3 April 2020 (closed)
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Despite the slowdown that occurred in Indonesia's property sector amid the overall cooling economy, at least 54 apartment projects are currently being developed in the capital city of Jakarta in 2016, nearly all of these projects are situated outside the city's central business district. Investment in apartments remains attractive for both the developer and end-user (or investor), various property watchers say. Meanwhile, global rating agency Standard & Poor's Financial Services says the outlook for Indonesian property developers this year depends on the passing of the tax amnesty bill.
Property analyst Torushon Simanungkalit and Managing Director of Synthesis Residence Kemang Mandrowo Sapto are both positive about ongoing demand for residential property in Jakarta, particularly demand for apartments. Simanungkalit explained that apartments in Jakarta's prime locations (for example the central business district located in the heart of Jakarta and the area around Jalan Simatupang in South Jakarta) are generally a solid investment object for buyers. Most of the apartments in these areas (specifically the newer ones) are expensive and quite luxurious. Those who live here include bankers, diplomats, artists and businessmen. Many of these apartments are not used by the end-buyer but rented out to others who have their offices located nearby the property. Those apartments located outside the prime locations are usually occupied by the end-buyer.
Meanwhile, Sapto says investment in vertical property in Jakarta remains attractive despite the recent slowdown of the Indonesian economy because the capital gain (profit that results from a sale of a capital asset) continues to grow strongly each year. A key factor why prices of apartments are rising continuously is the government's aggressive push for infrastructure development in Jakarta. Central and local authorities are eager to improve connectivity in the capital city. Examples of these projects are the Mass Rapid Transit (MRT) project that will be able to transport about 450,000 passengers per day and railways from Jakarta to the city of Bandung and the Soekarno-Hatta International airport. Sapto added that the price of an apartment in South Jakarta can increase by 50 percent after purchased by the end-used or investor within a couple of years. However, this gain is much lower than the 100 percent price increase that was not uncommon during the years 2012-2015.
For part of the urban community, living in an apartment has become part of a life style. There are indeed several advantages that make living in an apartment an attractive alternative. There is continuous security monitoring, facilities such as a pool or gym (many apartment blocks have kindergartens on the lower level) and there usually is a taxi stand next to the block. Choosing an apartment close to your office also means you will not have to experience hours-long traffic congestion. The aforementioned facilities and services do make this "life style" more expensive.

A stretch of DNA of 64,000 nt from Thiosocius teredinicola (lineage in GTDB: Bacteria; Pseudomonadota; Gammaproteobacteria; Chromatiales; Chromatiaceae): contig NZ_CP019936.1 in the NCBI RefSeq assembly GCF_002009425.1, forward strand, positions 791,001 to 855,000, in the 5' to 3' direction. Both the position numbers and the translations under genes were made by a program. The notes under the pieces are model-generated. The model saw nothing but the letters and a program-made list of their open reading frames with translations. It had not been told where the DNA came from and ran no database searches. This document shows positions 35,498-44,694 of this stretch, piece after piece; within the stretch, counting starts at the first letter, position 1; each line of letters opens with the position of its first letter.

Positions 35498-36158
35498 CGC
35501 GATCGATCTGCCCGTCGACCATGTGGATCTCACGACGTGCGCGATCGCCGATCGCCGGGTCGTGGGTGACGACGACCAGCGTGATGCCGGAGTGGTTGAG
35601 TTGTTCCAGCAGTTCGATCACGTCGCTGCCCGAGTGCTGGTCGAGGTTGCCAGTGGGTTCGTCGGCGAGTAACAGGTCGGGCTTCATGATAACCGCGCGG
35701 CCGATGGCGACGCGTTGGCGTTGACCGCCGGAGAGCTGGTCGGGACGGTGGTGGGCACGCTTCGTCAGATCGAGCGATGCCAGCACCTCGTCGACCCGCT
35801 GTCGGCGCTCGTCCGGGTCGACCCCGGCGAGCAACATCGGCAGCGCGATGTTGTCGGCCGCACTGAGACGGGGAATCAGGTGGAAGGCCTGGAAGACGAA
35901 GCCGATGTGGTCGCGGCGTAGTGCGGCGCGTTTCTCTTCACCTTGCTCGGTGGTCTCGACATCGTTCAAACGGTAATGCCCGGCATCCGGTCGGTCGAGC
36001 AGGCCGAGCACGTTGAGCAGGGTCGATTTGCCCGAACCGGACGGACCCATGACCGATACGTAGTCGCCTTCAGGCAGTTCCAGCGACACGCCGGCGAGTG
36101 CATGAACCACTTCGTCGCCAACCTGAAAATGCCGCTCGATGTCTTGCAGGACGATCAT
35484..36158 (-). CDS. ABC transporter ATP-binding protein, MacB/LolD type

Further Reading: Analysis & Overview of Indonesia's Residential Property Industry
Colliers International Indonesia expects 54 apartment projects to be developed in Jakarta in 2016. Most - nearly 95 percent - of these projects are located outside the traditional business centers of the capital city. The majority is intended for the middle and upper middle class.
Amran Nukman, Chairman of Real Estat Indonesia (REI), said demand for apartments has spread to other urban centers located close to Jakarta, such as Bogor, Depok, Tangerang and Bekasi. Nukman states that demand for vertical residential property remains high in these locations this year as he detects a shift from local demand for landed houses to apartments. As usual due to limited availability of land in these urban centers, vertical infrastructure is a good solution but also implies that prices rise sharply.
Importance of the Tax Amnesty Bill for Indonesia's Property Industry
In its latest report about Indonesia's property industry, Standard & Poor's Financial Services writes that the outlook for the nation's property sector depends on the passing of the tax amnesty bill. This bill, proposed by the Indonesian government, gives attractive tax incentives to those tax evaders that have been storing their (unreported) wealth abroad. Earlier, Indonesia's Finance Ministry estimated that this tax amnesty bill would bring in additional tax revenue worth around USD $4.4 billion in 2016. Moreover, analysts believe that wealth that is transferred from abroad to Indonesian bank accounts will find its way to the local property market as the (former) tax evader does not have to worry local authorities will confiscate the property. It remains unknown when - and if - the tax amnesty bill will be passed in parliament (talks have been postponed on request of the parliament until April 2016).
S&P further says property sales in Indonesia cooled in 2015 amid slowing economic growth, weaker consumer income as well as weaker consumer confidence. In the first two months of 2016 marketing sales among domestic property companies have remained in slowdown-mode. Xavier Jean, Standard & Poor's Corporate Credit Analyst, says any sales pick-up would occur in the third quarter of the year provided the tax amnesty bill is passed in May. Would the bill fail to be passed he expects to see further slowing marketing sales, hence undermining the financial performance of Indonesian property companies.